Being anywhere from the age of three to grown up in a Jewish home meant making a menorah when mom needed to occupy you. It’s a thing.
Hi. I’m Jenn. I’m a traditional Jew. That means I get all of the fun without any of the cumbersome religion. Your milage may vary. Torah-Praying-Jewish Law isn’t really my thing, but I could give you the low down on almost any holiday, feast, fast, event, why the calendar moves all the damn time, and why Jewish is both a religion and an ethnicity.
But forget all that. Because today we’re making menorahs. I’m sure you’ve seen one. They pop up anytime from Thanksgiving to just after Christmas (that pesky lunar calendar!). They are everything from tiny to huge to simple to gaudy. I’ve even seen some that you can put on top of your car.
I made my first wooden menorah when I was three. I was in nursery school at the JCC. We made all sorts of things there, but other than a clay dinosaur in a frame (don’t ask), that menorah was the only thing to make it to my adulthood. It was a simple wooden platform with wooden pieces and nuts glued on to hold the candles. My mumble year old menorah had a small accident a few years back. I mourned it for a minute and moved on. Why? Because we honestly had half a dozen more, made by me, by my siblings, by my kids, and we decided to use the one my grandmother brought from Israel that year anyway.
My kids made some in Hebrew school when they were toddlers, but their school made them out of recycled tile. They were too heavy pick up, too fragile to use. I think they broke, because we only have homemade wooden menorahs left.
I hit up Home Depot last week and picked up four pieces of scrap wood (score! scrap wood is free!), 100 ⅜” nuts, gorilla glue, and spray paint. My kids thought they outgrew crafts. How wrong they were!
something you will cherish for longer than you probably expect.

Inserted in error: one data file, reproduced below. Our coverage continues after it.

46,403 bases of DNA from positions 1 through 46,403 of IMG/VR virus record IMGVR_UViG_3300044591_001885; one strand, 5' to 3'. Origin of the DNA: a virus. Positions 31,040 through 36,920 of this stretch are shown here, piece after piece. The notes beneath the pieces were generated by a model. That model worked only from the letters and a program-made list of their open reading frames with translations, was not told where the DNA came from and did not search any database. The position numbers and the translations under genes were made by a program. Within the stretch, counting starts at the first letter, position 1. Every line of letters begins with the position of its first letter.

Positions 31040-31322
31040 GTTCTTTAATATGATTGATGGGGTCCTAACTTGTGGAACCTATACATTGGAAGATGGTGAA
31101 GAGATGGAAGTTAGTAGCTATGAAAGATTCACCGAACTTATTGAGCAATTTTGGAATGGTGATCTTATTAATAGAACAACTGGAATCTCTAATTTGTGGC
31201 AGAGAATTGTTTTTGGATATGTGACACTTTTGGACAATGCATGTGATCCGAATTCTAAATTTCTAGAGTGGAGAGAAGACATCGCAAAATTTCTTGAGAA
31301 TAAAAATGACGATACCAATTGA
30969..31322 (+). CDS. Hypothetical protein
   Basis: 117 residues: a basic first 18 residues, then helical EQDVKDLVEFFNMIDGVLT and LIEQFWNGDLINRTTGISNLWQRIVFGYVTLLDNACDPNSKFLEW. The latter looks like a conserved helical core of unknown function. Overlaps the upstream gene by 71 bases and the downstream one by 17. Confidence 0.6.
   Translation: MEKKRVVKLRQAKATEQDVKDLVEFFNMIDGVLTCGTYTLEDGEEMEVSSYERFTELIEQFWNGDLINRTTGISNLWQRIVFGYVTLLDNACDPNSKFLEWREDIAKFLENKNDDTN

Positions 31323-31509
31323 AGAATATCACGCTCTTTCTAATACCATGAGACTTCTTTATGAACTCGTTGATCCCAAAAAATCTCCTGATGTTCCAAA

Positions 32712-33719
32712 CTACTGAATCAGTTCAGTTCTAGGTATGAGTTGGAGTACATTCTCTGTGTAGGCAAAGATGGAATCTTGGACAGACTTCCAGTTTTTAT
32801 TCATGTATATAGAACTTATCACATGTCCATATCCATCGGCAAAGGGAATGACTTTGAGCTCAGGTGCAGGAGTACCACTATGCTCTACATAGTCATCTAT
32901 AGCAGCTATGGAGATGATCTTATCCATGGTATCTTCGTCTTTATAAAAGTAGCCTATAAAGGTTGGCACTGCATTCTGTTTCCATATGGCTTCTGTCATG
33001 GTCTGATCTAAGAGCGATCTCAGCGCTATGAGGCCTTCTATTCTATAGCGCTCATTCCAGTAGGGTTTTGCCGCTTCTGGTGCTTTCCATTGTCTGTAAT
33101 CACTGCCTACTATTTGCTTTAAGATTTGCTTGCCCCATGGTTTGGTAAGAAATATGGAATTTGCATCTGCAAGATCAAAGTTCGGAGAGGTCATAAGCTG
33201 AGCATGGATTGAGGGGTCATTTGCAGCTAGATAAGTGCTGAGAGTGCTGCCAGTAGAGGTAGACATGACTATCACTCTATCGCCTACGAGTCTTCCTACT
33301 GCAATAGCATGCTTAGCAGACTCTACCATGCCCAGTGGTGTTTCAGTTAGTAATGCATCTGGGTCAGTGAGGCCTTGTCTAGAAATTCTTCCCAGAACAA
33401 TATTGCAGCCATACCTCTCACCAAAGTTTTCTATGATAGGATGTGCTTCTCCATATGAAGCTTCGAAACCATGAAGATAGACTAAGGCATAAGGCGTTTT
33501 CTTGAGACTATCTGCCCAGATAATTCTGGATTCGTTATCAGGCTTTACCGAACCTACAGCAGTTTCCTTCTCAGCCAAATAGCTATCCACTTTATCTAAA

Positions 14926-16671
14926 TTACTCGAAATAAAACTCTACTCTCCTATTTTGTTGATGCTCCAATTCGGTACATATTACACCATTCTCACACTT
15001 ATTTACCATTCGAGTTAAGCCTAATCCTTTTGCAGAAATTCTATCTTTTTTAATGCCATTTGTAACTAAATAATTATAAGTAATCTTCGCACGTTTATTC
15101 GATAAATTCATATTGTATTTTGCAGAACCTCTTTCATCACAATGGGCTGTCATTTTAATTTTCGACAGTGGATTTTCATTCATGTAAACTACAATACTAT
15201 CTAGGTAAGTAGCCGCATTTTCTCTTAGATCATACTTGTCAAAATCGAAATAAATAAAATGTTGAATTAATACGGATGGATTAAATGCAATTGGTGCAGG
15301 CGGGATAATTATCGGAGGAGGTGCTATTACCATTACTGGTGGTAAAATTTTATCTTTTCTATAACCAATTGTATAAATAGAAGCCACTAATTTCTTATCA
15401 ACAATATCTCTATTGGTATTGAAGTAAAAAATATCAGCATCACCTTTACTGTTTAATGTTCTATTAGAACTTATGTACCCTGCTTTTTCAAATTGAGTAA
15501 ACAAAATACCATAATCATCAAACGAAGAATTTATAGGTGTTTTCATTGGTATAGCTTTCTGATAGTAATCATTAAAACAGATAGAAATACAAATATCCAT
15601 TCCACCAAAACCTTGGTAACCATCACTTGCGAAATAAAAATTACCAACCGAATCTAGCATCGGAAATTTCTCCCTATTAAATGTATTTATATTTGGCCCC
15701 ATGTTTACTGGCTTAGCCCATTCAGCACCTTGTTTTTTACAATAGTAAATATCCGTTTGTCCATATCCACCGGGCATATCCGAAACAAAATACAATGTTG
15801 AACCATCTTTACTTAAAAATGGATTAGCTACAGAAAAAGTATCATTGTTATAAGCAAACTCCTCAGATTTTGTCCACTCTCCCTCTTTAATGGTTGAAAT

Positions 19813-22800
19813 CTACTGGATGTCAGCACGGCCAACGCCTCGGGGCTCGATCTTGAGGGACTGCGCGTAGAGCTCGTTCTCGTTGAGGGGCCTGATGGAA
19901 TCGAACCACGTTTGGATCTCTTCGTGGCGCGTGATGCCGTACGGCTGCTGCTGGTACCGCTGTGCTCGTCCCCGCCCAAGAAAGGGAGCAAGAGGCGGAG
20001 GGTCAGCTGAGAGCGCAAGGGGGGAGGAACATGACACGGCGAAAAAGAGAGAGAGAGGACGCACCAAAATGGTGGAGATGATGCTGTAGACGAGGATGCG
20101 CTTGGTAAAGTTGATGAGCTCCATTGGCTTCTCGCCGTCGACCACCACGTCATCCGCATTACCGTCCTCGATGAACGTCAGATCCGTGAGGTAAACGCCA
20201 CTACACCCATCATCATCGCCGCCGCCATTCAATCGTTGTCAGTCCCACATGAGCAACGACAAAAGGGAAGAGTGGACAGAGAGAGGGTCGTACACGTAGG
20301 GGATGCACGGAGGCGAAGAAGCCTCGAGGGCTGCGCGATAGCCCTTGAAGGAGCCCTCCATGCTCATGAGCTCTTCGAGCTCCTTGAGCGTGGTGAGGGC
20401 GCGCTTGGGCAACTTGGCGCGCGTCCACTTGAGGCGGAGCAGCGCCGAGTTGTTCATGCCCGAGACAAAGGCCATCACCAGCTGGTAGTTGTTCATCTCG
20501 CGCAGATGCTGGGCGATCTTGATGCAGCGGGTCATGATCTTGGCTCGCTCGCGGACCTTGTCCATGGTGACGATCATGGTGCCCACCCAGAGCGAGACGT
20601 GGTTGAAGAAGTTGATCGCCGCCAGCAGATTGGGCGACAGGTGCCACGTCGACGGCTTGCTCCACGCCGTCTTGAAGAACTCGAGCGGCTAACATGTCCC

I sort of forgot to photograph some steps. And since as of this writing it isn’t Chanukah yet, I don’t have a shot of it with candles (it is now, and I still don’t have one). Let’s forge ahead anyway!
- Take your spray paint and your wood and give it a good coat. You don’t have to do this, but like I said, I got scrap wood and it needed to be covered. I used the Rust-oleum in the photo. It is pretty shiny! I applied a super thin coat, and it dried pretty quick. Maybe 30 minutes before I was able to pick it up and get started on the rest of the craft.
- After the fact, I thought it would be nice to decorate these with Sharpies. We got to gluing first. So if you are artistically inclined, draw something fantastic on your wooden base. Can you tell I went into this without a clear plan of attack? Learn from my mistakes.
Get to gluing! Spread a thin layer of Gorilla glue on the flat side of the nut. The side isn’t super important, so if yours are machined well, you may not have a side that is flatter than the other. Most of mine had a slightly rounder side, which I like to keep facing up. Decide where you want to put it, and stick it down. Yep, that easy. Gorilla Glue expands. Make sure it’s a thin layer and not glopped all over.
You’ll notice in the photo below, someone was going to try to be all artsy and stagger her candle holders close together, and draw something on the open end. We then quickly realized that was a good way for all the candles to melt super fast and be a possible fire hazard once more than a few were lit. So a straight line might not be as fancy, but it’s probably safer.
- That’s it! Make sure you glue on 9 nuts, and on one of them (either the middle one, or the end, usually) make it double, so the shamash can get it’s rightful raised place. Decorate as desired! My kids glued some plastic frogs on, even after we had the “that’s a whole other holiday!” discussion, but what can you do, right?